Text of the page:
WIND ROSE – Stonehymn
Conveying an outlook of not writing songs, but smith them against the anvil, Italian act Wind Rose on their third album "Stonehymn" deliver another set of folk-oriented power metal tracks that live for bygone times, anthems for warriors ready to battle. Choosing to emphasize more of the orchestration, choir, and folk aspects to an already established power platform, songs like "To Erebor" and "The Wolves’ Call" dance around valiantly, the guitars cascading with crunchier aspects as the vocals float in resplendent glory over the top.
The drumming doesn’t disappoint – flashing blast beats if necessary against the conventional, steady double-bass power ethics, while the twin guitar spots and keyboards provide the necessary happier or heavier atmosphere depending on context. It’s as if the group took a slight shift into adding this Elvenking-like dimension to an already potent mixture of power/progressive metal, as a result producing larger melodies, bigger hooks, and material that probably promotes big unison audience sing-a-longs. Hand claps appear in spaces of "Dance of Fire", while "Fallen Timbers" even includes accordion and Native American chant action – so it’s clear that Wind Rose will add outside the box elements to keep their sound from stagnating.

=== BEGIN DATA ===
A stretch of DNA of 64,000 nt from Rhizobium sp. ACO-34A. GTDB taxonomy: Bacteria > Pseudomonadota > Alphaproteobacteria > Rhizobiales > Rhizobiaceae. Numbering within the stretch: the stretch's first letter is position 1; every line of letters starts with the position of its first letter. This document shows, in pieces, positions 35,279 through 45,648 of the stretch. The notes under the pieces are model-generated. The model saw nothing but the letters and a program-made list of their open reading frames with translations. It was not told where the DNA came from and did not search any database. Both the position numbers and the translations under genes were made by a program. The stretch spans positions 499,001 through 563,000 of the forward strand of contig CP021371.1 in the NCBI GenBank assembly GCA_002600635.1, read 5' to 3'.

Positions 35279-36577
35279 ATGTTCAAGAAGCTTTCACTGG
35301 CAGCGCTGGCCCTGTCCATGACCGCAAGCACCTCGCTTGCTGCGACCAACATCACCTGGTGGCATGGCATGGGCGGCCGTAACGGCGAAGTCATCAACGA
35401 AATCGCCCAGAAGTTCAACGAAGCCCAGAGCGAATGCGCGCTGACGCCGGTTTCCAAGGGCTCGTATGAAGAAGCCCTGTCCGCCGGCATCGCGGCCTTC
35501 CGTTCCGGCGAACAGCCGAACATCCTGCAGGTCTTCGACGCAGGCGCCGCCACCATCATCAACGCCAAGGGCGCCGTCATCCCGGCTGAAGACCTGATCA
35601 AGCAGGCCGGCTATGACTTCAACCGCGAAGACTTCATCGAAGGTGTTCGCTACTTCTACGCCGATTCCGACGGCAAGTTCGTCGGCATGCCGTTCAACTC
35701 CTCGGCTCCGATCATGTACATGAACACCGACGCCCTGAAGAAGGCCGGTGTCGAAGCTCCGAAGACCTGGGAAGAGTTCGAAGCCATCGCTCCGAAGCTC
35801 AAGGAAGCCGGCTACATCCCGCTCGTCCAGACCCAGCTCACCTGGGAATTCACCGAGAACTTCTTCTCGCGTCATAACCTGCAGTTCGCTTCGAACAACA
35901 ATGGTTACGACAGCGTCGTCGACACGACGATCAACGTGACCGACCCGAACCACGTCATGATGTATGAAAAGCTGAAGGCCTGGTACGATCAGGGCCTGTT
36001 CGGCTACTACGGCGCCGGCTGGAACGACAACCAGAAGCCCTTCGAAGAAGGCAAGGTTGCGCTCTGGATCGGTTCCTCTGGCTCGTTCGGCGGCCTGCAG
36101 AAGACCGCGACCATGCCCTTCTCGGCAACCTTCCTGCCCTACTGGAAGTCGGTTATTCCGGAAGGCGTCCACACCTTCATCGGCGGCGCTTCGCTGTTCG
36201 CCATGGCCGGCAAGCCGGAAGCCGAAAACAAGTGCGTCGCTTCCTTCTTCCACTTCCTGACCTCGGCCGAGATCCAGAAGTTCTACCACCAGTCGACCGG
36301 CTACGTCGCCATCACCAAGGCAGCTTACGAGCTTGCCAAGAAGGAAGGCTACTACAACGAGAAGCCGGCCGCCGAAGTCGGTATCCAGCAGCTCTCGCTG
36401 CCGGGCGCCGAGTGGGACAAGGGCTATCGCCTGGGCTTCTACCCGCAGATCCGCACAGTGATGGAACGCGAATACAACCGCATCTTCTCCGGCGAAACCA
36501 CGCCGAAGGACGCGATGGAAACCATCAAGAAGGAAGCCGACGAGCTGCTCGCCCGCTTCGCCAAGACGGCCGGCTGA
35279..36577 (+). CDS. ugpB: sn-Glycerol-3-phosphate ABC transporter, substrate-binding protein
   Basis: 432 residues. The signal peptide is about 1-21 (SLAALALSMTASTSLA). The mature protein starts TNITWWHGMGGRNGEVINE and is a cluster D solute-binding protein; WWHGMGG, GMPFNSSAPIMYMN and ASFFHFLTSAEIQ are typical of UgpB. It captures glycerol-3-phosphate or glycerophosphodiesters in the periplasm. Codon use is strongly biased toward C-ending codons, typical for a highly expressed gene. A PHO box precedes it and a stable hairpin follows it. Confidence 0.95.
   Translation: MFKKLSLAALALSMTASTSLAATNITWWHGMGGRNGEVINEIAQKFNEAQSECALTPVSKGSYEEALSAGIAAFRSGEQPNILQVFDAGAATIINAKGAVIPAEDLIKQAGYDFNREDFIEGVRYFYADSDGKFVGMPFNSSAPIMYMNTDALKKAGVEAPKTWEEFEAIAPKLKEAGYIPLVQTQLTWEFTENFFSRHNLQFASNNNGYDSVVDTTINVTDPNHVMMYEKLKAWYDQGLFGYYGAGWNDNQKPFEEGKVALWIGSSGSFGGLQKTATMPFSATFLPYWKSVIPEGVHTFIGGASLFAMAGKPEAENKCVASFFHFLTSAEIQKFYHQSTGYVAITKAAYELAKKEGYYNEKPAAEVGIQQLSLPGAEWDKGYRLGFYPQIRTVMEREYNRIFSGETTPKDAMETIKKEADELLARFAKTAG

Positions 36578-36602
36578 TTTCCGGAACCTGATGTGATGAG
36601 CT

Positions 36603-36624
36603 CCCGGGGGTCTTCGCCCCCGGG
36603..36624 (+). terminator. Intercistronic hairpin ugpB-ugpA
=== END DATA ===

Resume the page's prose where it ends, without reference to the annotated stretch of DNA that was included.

"Stonehymn" meets approval for those who need folk/power metal to escape – to traverse a bygone time and transport themselves into an alternate universe. Does it stand out? Certainly for its energetic diversity – although there are a few times where I wish they would lay off the background choirs and just let certain main vocals breathe (the closing verses for "Fallen Timbers" embodies this), but that’s a minor complaint. In the end, bombastic power metal fans and those who love the heavier side of folk metal will equally find favor with Wind Rose.